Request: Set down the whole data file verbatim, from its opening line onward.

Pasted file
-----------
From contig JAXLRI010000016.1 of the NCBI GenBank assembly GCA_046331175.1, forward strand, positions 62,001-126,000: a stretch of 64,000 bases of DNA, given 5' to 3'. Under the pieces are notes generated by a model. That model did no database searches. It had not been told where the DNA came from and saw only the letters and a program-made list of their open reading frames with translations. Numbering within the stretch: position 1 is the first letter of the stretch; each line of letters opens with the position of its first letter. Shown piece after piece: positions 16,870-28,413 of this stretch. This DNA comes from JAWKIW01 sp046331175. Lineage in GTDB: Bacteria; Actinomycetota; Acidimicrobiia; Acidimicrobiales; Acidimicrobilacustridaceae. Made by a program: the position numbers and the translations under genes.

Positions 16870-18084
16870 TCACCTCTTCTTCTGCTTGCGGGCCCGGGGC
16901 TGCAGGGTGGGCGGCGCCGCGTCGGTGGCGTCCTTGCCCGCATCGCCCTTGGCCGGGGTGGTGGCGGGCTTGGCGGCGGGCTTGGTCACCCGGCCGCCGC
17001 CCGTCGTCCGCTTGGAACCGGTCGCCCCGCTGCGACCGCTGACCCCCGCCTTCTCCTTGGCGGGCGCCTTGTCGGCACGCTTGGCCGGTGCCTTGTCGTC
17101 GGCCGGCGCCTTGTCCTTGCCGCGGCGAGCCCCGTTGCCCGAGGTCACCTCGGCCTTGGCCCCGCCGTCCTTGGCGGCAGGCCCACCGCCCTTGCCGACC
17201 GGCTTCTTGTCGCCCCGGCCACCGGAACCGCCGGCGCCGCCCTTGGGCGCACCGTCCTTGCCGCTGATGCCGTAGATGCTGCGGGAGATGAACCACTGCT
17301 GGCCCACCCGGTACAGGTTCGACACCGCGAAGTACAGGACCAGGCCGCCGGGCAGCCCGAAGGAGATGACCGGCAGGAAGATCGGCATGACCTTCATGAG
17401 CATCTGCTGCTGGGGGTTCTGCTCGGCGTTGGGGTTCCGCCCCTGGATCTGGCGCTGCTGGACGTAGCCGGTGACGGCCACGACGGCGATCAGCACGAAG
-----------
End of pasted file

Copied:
From contig JAXLRI010000016.1 of the NCBI GenBank assembly GCA_046331175.1, forward strand, positions 62,001-126,000: a stretch of 64,000 bases of DNA, given 5' to 3'. Under the pieces are notes generated by a model. That model did no database searches. It had not been told where the DNA came from and saw only the letters and a program-made list of their open reading frames with translations. Numbering within the stretch: position 1 is the first letter of the stretch; each line of letters opens with the position of its first letter. Shown piece after piece: positions 16,870-28,413 of this stretch. This DNA comes from JAWKIW01 sp046331175. Lineage in GTDB: Bacteria; Actinomycetota; Acidimicrobiia; Acidimicrobiales; Acidimicrobilacustridaceae. Made by a program: the position numbers and the translations under genes.

Positions 16870-18084
16870 TCACCTCTTCTTCTGCTTGCGGGCCCGGGGC
16901 TGCAGGGTGGGCGGCGCCGCGTCGGTGGCGTCCTTGCCCGCATCGCCCTTGGCCGGGGTGGTGGCGGGCTTGGCGGCGGGCTTGGTCACCCGGCCGCCGC
17001 CCGTCGTCCGCTTGGAACCGGTCGCCCCGCTGCGACCGCTGACCCCCGCCTTCTCCTTGGCGGGCGCCTTGTCGGCACGCTTGGCCGGTGCCTTGTCGTC
17101 GGCCGGCGCCTTGTCCTTGCCGCGGCGAGCCCCGTTGCCCGAGGTCACCTCGGCCTTGGCCCCGCCGTCCTTGGCGGCAGGCCCACCGCCCTTGCCGACC
17201 GGCTTCTTGTCGCCCCGGCCACCGGAACCGCCGGCGCCGCCCTTGGGCGCACCGTCCTTGCCGCTGATGCCGTAGATGCTGCGGGAGATGAACCACTGCT
17301 GGCCCACCCGGTACAGGTTCGACACCGCGAAGTACAGGACCAGGCCGCCGGGCAGCCCGAAGGAGATGACCGGCAGGAAGATCGGCATGACCTTCATGAG
17401 CATCTGCTGCTGGGGGTTCTGCTCGGCGTTGGGGTTCCGCCCCTGGATCTGGCGCTGCTGGACGTAGCCGGTGACGGCCACGACGGCGATCAGCACGAAG